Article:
Over recent months, CHS NSW volunteers have swiftly responded to diverse emergencies, leveraging their training and CellAED devices procured via authorised reseller Defibsplus.

Louise Dawson, CEO of Defibsplus Australia and New Zealand, champions this initiative, stating, “CellAED represents a groundbreaking advancement in personal defibrillation, reaffirming our commitment to saving lives and empowering communities.”

Together with CellAED, CHS NSW and Defibsplus are helping to save lives from sudden cardiac arrest by equipping more people with life-saving AEDs, offering peace of mind and creating safer communities.

Earlier this month, leading industry association Tour Guides Australia met with The Hon. Martin Ferguson AM, former Minister for Tourism, who is facilitating consultation on the THRIVE 2030 Consolidation Phase (2025 – 2027) on behalf of Austrade. The THRIVE 2030 strategy sets a long-term plan for growing Australia’s visitor economy. The meeting discussed outcomes achieved by Tour Guides Australia during the Thrive 2030 Recovery Phase (2022-2024).

Tour Guides Australia President Greg Esnouf says: “Our major initiative towards Phase One was the successful development and delivery of Tour Guide Australia’s industry-led Tour Guiding Fundamentals micro-credentialing course. It’s a cost-effective short course that provides a clear pathway to accreditation as a professional tour guide.”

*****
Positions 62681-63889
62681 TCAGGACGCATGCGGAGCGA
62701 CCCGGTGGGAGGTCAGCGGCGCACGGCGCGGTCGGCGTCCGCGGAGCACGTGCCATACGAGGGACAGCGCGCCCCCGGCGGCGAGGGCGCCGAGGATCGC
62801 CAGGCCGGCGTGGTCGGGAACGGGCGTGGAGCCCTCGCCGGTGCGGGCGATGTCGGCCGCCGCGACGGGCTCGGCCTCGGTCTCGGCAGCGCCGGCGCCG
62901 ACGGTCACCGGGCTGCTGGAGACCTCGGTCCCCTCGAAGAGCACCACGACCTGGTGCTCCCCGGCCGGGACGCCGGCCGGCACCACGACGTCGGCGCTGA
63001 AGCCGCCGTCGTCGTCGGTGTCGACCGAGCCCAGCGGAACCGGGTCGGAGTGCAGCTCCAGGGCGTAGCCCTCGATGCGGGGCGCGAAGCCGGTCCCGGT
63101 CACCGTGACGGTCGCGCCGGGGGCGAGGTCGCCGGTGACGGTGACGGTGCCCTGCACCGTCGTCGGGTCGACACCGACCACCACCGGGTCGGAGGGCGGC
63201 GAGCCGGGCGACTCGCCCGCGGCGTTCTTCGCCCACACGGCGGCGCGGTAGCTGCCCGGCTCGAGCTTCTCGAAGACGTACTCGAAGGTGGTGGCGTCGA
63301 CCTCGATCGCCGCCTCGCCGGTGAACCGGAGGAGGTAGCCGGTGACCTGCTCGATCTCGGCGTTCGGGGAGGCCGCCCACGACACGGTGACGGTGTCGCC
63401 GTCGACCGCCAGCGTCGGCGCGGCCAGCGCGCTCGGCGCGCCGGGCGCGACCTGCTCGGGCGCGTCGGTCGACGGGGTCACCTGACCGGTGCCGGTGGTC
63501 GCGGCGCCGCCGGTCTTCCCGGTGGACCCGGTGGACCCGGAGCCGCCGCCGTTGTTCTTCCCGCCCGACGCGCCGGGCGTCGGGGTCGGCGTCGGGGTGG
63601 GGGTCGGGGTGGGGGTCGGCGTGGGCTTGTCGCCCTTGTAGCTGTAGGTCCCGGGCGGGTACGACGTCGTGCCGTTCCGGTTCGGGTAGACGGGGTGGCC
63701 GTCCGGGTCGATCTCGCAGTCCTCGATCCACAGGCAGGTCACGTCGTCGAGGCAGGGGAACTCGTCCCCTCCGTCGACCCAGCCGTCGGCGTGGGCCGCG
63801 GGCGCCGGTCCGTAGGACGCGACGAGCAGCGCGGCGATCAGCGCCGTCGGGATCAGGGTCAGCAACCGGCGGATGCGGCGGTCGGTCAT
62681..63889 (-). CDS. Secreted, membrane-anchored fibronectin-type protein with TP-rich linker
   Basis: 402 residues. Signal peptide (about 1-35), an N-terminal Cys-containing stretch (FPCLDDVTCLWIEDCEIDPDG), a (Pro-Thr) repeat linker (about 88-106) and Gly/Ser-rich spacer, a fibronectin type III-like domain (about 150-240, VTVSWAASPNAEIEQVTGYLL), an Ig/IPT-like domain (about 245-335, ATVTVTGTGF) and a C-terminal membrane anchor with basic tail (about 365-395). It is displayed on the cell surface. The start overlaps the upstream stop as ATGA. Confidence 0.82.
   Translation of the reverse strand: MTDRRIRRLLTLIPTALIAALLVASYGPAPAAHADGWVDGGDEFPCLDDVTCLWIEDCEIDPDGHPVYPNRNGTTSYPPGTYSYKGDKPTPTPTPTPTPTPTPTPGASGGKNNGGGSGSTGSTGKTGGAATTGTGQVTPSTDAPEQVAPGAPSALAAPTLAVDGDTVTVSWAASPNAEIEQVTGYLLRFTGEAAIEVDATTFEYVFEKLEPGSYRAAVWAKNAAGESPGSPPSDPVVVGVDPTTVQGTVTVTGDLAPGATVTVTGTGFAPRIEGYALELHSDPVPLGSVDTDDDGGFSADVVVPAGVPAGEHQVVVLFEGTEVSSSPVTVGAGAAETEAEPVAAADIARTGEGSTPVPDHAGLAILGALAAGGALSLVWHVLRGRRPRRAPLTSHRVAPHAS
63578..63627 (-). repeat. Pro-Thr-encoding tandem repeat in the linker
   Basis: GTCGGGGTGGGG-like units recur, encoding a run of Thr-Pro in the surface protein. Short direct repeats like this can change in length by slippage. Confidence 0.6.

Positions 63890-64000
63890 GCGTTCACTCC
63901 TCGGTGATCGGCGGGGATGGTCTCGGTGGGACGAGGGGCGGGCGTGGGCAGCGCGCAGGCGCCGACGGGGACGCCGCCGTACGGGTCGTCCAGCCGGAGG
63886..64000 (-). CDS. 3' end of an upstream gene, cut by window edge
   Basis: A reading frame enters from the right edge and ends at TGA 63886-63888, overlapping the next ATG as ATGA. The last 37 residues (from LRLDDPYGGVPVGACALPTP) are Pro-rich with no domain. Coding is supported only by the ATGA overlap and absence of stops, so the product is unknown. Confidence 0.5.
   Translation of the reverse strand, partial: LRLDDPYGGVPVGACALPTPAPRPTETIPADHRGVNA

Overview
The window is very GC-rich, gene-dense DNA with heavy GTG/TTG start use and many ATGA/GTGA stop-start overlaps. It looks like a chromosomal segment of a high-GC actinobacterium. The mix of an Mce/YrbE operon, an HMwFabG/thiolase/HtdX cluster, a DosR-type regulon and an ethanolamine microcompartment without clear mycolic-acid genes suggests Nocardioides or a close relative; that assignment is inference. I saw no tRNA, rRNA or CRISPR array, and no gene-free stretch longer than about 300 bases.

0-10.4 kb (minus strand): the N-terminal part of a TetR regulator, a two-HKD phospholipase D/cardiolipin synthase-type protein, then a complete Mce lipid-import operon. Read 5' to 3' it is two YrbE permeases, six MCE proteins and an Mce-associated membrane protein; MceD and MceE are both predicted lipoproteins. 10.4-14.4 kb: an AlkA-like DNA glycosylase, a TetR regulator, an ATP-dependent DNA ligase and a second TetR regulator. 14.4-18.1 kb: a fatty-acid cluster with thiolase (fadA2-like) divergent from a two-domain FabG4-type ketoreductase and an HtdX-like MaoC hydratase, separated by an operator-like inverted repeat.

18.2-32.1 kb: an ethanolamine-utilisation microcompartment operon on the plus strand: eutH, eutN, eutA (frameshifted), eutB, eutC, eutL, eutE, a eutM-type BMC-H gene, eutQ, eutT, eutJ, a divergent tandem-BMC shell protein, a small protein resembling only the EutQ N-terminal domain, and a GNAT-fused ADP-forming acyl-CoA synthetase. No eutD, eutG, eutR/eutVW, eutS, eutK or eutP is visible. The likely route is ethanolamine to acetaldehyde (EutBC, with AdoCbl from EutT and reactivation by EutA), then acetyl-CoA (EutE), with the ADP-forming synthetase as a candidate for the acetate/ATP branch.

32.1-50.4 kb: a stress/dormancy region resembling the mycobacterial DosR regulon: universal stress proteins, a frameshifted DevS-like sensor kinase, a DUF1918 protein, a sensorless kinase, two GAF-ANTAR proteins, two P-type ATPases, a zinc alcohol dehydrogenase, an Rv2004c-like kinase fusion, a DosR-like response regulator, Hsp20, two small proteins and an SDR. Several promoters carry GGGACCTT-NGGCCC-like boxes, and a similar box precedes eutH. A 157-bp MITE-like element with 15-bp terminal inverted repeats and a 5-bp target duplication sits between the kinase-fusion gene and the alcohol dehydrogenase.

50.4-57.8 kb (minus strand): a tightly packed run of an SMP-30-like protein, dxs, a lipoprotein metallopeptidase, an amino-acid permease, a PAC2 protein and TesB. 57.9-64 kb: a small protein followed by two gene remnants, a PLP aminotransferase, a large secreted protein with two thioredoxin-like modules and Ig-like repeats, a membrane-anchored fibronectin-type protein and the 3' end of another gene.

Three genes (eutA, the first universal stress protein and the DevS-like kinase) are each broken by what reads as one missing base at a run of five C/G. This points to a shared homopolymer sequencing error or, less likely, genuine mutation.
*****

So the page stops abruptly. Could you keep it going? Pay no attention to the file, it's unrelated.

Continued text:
Tour Guides Australia’s feedback towards Phase Two of the THRIVE 2030 strategy is expanding access to and national recognition of micro-credentialing courses such as the Tour Guiding Fundamentals course, and their five recommendations for the long-term sustainable growth of the visitor economy policy by growing a secure and resilient workforce include:

1. Encourage tour guide training programs for First Nations people.

Tour Guides Australia has identified that the Tour Guiding Fundamentals micro-credential course can significantly increase the capability to assist First Nations people in gaining employment in the visitor economy.

2. Promote the advantages of tour guide accreditation at a national level.

Tour Guides Australia welcomes discussions with all Australian state and territory governments to take the lead towards implementing a policy for government venues and attractions to promote tour guide accreditation and courses such as Tour Guiding Fundamentals as a requirement for all of their volunteer tour guides and site guides.

3. Improve employment standards for tour guides.

An industry award and recognition of training and accreditation programs such as the Tour Guiding Fundamentals micro-credential course for tour guides and their employers will lead to improved service standards and safety for visitor experiences.

4. Encourage tour operators to implement formal in-house training.

Tour Guides Australia understand that tour operators are the predominant trainers of new-to-industry guides. Let’s recognise and encourage the formalisation of quality in-house training programs to meet a minimum standard that leads to professional tour guide accreditation.

5. Supporting REVIVE – the national cultural policy.